California Literary Review

Profile of George Anastasia, Glen Macnow

Bio:

George Anastasia is a crime reporter for the “Philadelphia Inquirer” and author of several books, including “Blood and Honor” which Jimmy Breslin called “the best gangster book ever written.”

Glen Macnow was a writer for the “Philadelphia Inquirer” and “Detroit Free Press.” He is currently a talk-radio host on 610-WIP in Philadelphia.

George and Glen have co-authored “The Ultimate Book of Gangster Movies.”

Articles written for the California Literary Review:

  • 100 Greatest Gangster Films: Scarface, #16
    Posted on 14 May 2013 in 100 Greatest Gangster Films, Movies, Movies & TV

    A remake of the 1932 classic of the same name starring Paul Muni, Al Pacino’s Scarface is more often compared to his other underworld epics, The Godfather and The Godfather: Part II. All four movies are about the immigrant experience and a charismatic figure from the underclass using any means possible to realize the American dream. The dream, of course, becomes a nightmare.

  • 100 Greatest Gangster Films: White Heat, #17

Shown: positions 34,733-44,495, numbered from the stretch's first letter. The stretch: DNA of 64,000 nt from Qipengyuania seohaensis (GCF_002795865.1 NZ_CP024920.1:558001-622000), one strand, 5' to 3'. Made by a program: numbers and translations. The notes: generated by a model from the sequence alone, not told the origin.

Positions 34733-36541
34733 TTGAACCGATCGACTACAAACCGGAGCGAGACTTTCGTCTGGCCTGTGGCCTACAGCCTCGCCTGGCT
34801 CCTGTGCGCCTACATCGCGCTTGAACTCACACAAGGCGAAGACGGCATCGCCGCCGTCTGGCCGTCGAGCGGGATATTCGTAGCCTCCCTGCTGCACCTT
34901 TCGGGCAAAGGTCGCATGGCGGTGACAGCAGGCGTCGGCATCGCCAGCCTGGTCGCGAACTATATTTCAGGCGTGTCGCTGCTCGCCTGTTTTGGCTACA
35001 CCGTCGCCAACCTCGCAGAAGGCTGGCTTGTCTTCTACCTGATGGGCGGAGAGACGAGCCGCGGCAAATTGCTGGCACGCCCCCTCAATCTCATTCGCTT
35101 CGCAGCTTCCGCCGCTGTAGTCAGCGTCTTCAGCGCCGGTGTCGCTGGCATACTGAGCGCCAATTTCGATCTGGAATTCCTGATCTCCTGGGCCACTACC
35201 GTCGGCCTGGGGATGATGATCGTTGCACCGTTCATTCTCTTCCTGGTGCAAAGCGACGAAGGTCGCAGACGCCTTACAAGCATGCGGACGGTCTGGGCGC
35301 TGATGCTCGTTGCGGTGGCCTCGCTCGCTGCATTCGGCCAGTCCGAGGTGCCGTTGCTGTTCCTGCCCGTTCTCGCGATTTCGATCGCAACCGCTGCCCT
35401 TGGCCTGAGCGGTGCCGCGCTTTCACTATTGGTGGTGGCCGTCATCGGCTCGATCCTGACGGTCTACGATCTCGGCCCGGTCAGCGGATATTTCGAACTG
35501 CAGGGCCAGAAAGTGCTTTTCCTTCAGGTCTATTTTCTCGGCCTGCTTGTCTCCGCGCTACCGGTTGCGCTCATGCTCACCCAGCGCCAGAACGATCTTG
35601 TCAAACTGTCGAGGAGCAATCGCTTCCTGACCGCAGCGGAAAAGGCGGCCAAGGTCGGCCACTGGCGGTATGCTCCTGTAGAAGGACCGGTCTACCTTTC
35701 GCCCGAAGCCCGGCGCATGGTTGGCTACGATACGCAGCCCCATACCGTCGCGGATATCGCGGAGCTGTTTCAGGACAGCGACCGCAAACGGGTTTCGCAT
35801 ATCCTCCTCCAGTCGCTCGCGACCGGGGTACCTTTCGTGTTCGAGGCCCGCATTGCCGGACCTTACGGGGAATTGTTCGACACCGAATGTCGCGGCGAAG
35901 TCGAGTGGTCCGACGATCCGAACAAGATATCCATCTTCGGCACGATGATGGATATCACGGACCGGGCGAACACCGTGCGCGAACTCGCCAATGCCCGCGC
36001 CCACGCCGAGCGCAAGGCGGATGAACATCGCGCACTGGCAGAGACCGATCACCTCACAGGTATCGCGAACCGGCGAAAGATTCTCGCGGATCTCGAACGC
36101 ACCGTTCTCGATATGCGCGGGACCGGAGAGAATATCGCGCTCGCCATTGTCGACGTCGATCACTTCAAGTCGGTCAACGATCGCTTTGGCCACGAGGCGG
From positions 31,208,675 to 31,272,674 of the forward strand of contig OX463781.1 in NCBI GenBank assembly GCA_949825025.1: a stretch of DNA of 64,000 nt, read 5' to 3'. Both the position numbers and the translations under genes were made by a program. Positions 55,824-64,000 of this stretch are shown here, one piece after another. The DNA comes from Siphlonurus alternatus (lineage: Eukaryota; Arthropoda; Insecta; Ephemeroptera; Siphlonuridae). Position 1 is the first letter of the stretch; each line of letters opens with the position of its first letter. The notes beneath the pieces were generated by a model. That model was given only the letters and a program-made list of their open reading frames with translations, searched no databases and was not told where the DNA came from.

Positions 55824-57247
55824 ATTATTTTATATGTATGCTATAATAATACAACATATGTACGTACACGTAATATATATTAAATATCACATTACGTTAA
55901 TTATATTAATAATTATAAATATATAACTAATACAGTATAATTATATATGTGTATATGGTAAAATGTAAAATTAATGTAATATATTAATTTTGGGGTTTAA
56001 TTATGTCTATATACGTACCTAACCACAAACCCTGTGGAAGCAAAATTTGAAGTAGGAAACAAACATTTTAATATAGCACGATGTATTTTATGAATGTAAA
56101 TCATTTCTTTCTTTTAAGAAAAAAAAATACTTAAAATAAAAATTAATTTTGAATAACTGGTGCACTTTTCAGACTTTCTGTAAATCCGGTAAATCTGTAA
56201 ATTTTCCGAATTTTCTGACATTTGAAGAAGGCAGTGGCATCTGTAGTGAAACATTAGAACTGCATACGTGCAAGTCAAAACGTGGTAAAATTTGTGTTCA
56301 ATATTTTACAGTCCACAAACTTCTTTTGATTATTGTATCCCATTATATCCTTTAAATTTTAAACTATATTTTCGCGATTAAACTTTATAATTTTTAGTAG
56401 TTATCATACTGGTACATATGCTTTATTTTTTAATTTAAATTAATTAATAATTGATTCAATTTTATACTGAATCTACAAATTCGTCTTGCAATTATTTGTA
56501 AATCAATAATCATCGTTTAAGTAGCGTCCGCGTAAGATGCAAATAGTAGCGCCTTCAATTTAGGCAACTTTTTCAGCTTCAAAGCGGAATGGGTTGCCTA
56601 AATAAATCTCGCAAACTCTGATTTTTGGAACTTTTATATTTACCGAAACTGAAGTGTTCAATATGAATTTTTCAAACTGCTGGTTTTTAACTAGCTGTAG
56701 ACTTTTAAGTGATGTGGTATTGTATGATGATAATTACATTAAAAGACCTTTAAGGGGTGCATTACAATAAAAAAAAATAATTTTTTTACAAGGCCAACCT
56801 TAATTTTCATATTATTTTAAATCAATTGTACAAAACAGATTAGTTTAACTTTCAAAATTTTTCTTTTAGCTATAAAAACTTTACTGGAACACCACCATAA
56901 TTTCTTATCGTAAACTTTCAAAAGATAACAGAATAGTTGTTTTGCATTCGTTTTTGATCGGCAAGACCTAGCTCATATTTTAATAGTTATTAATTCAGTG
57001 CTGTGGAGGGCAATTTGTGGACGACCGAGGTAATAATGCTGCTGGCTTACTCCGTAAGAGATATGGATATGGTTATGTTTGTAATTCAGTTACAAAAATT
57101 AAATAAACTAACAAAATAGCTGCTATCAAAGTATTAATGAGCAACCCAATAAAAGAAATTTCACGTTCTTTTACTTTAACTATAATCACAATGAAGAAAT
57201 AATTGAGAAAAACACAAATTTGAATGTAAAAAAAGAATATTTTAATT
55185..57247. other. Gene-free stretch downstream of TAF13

Posted on 13 May 2013 in 100 Greatest Gangster Films, Movies, Movies & TV

    This was film noir, movies where evil not only exists, but flourishes. Cagney’s Cody Jarrett isn’t a charismatic outlaw who viewers could vicariously admire, but rather a despicable embodiment of immorality, a man who takes what he wants whenever he wants it, mocking and abusing all those he comes in contact with—including the cops, members of his own gang and his less-than-virtuous wife, Verna (Virginia Mayo).

  • 100 Greatest Gangster Films: A Bronx Tale, #18
    Posted on 12 May 2013 in 100 Greatest Gangster Films, Movies, Movies & TV

    A Bronx Tale is more than a wonderful portrait of growing up around the mob in the 1960s. Written by Chazz Palminteri, directed by Robert De Niro and starring both, the movie is a primer on life. No film this side of The Godfather provides as many valuable life lessons.